Dealing with metal mutes

Edited: June 1, 2019, 4:24 PM · I live in an apartment. The walls are very thin, everything is very loud. Not very conducive to being a musician. So, I have one of those heavy brass mutes. (I suspect even that doesn't mute my violin enough, but, there's nothing to be done for further muting.)

The problem is that because it's rigid metal, it just sort of sits on my bridge and isn't all that stable. If I play too much on the G string, or too vigorously, it will vibrate right off.

Is this normal? Any ideas to make it better? The owner of the shop where I get my repairs suggested I bring the violin in so he could have a look and make sure the bridge doesn't need adjustment, and I'll probably do this (it's just hard to get there when they're open).

I haven't really other options when it comes to mutes (although I own several other types); this is the heaviest available and I need maximum muting so my neighbors don't come strangle me. I know they now make these with a rubber coating, but I don't think those existed when I bought this more than ten years ago... and since it cost me around 25 bucks, I'm kind of loath to part with it anyway.

Does anyone else have one of these? Does it give you the same issues? Any tips? It's driving me up the wall.

Replies (7)

June 1, 2019, 3:56 PM · That is an issue with the plated brass practice mutes. The "Artino" rubber covered mute is bulkier but safer, and very nearly as effective. In fact, my plated brass mute weighs 65.3 grams, while my Artino weighs 58.1 grams. It's not that much of a difference. And because the core metal in the Artino is ferrous, i.e., iron or steel, it attracts magnets. So if you wished to, you could stack a few rare earth magnets onto it to increase the effectiveness. You don't have to part with your brass one just because you purchase another one. And if you paid $25.00 U.S., I'm sorry but you paid way too much.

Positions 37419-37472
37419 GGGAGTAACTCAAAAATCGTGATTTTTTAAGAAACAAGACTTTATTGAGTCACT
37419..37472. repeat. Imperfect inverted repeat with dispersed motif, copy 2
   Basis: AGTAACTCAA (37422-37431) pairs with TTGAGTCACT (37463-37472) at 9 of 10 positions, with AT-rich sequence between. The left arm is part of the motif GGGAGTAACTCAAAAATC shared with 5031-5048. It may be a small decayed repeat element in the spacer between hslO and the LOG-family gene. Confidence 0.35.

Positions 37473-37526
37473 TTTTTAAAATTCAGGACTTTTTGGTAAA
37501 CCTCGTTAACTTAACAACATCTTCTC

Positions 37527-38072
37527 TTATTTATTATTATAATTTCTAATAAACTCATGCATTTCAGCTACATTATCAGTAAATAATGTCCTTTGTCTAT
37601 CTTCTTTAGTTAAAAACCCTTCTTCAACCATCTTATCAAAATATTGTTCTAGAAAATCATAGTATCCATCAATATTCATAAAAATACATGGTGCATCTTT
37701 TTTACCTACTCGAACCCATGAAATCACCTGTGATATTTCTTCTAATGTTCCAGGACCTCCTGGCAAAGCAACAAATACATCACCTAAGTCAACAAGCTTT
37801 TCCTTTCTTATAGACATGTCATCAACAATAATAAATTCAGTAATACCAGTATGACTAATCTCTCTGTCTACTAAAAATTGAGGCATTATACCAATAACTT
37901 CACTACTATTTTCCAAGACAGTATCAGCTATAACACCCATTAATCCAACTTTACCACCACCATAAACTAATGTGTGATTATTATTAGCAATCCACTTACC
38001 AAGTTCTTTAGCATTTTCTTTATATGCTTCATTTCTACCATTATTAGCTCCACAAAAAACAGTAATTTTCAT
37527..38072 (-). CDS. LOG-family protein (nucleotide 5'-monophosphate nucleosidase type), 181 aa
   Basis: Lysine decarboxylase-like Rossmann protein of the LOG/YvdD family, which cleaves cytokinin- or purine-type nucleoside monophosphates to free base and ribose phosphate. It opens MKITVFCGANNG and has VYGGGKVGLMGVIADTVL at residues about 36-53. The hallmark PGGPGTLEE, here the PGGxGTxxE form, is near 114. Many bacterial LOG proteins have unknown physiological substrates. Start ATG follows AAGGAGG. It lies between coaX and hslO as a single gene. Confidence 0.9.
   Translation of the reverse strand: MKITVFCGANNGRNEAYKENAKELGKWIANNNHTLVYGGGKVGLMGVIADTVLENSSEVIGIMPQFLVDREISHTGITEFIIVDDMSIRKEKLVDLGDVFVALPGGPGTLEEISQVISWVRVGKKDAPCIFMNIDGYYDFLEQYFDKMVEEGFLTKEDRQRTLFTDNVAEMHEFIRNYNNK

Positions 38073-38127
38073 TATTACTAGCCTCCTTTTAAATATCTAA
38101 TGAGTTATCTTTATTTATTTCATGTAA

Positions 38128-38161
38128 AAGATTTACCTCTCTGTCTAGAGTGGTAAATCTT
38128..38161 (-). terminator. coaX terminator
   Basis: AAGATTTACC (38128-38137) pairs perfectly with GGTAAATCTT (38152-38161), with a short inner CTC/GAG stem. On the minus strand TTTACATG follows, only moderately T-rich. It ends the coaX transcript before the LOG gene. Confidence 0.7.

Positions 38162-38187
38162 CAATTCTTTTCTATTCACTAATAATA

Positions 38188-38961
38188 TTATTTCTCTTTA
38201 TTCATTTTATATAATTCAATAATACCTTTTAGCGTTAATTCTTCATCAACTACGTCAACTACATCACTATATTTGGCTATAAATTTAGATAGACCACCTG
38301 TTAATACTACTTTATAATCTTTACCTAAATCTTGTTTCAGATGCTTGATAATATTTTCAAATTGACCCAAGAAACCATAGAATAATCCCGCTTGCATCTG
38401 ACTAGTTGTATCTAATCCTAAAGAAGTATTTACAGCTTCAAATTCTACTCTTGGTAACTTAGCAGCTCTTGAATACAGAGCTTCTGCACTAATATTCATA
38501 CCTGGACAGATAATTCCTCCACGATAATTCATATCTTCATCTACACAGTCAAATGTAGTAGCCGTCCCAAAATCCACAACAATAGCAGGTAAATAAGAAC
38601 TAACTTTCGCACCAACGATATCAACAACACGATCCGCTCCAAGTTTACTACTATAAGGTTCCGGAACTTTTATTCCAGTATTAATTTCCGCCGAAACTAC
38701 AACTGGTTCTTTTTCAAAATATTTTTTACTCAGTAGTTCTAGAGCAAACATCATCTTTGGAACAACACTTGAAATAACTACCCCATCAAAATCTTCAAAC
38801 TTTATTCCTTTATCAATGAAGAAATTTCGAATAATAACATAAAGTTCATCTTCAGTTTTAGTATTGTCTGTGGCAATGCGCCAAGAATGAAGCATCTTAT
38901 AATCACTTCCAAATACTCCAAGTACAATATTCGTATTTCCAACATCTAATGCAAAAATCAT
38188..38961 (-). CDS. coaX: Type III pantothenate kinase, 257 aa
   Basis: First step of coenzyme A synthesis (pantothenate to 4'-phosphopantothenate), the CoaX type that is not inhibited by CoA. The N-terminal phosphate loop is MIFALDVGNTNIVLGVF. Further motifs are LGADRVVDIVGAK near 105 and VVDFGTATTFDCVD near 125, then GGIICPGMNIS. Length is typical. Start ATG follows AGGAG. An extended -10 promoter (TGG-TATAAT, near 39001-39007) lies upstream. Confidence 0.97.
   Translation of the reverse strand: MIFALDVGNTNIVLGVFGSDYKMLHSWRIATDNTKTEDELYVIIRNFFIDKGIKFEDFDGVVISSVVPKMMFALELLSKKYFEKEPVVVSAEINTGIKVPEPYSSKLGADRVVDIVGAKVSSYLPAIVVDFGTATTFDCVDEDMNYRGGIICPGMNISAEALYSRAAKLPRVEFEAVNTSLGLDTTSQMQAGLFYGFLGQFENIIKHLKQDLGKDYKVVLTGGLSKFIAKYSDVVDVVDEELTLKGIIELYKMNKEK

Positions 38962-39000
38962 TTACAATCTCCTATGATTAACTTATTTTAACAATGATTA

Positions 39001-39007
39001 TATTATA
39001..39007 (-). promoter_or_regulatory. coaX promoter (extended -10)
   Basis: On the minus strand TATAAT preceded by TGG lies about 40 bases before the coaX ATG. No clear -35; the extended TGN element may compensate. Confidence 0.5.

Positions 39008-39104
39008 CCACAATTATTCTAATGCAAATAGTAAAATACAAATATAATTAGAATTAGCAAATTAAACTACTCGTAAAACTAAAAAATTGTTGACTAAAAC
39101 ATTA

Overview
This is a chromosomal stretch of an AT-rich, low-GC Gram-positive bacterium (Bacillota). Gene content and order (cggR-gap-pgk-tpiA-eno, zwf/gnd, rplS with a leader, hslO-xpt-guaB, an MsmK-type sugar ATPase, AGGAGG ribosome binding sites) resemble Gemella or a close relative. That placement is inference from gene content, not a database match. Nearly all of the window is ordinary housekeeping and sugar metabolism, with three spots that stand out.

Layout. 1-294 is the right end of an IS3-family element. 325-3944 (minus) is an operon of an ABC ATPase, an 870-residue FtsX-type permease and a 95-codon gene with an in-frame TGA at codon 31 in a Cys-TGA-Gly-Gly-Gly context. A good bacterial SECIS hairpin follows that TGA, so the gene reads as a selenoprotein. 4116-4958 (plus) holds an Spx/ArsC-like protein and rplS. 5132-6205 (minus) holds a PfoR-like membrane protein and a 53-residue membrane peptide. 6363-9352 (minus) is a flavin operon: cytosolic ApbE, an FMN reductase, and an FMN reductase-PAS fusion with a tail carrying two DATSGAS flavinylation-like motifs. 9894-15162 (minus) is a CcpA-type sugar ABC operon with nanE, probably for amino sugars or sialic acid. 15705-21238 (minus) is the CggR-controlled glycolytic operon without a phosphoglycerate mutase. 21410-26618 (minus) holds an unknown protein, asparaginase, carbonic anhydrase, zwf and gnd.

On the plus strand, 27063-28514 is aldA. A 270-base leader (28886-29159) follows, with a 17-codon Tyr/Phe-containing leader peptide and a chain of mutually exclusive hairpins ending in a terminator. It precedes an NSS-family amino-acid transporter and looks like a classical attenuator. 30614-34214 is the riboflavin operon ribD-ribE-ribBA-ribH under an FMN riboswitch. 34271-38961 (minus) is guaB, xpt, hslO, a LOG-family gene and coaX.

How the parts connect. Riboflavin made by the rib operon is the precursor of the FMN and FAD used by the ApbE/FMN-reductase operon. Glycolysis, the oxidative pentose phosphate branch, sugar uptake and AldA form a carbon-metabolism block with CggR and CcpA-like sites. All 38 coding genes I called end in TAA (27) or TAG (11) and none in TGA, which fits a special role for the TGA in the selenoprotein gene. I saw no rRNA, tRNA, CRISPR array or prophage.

June 1, 2019, 6:10 PM · "And if you paid $25.00 U.S., I'm sorry but you paid way too much."

They are much cheaper now, but I think it's what they cost back then. Might've been slightly cheaper through Shar rather than getting it at the shop, but probably not by much once shipping was added on.

But, if I get another mute, it would be pointless to keep this one. What would I use it for? Keep it by my bed to throw at any intruders?

Does the rubber-coated mute actually stay on better? I assume it has at least a bit of grippiness? I don't have issues with it hitting the instrument when it falls off, so I'm not worried about that, I just need it to stay ON in the first place.

June 1, 2019, 6:27 PM · Had two once, both given away. That's best for me.

If needed too, I use the rubber practice mute.

Artino might be better than the pure metal one, though I rather test performance mutes, and have no dire need to figure whether the Artino is indeed better. The pure metal mute fell on my violin once-blame me all you want for "forceful playing", but it should not jump off the violin as it did.

June 1, 2019, 6:52 PM · "it just sort of sits on my bridge and isn't all that stable."

That's not right - there should be a groove which you should be able to push the bridge into (holding the bridge with one hand so that you don't move it / let the pressure go to the violin top). If that doesn't work, assuming your bridge isn't just too thick, replace the mute with one which fits better.

Metal mutes are available for around $10-15. They're going to be the most effective for sound reduction. My Artino weighs 40g and my metal one is 65g and reduces the sound correspondingly - too much in fact, so I've only used it when necessary.

June 2, 2019, 12:34 AM · I take a rubber band and put it over the top of the mute and wrap it around the underside of my violin so that it provides constant, slight downward pressure on the top of the mute.
Edited: June 2, 2019, 1:55 AM · I've used one of those and it's broken about six E strings. I figured it's just a matter of time before something worse happens to the violin.

Why not try one of the rubber ones? Sometimes neighbours just have to accept that (within respectful daytime hours) it is necessary for musicians to practice their instruments.

June 2, 2019, 6:55 AM · I would think that if you are practicing with a heavy metal mute the volume should be reduced enough so it doesn't annoy most reasonable people in another nearby room. Care needs to be taken that the mute is placed properly on the bridge so it doesn't vibrate off and fall on the top. I use a metal mute often and always have to fight the urge to apply more bow pressure and just bow as I normally would without the mute.

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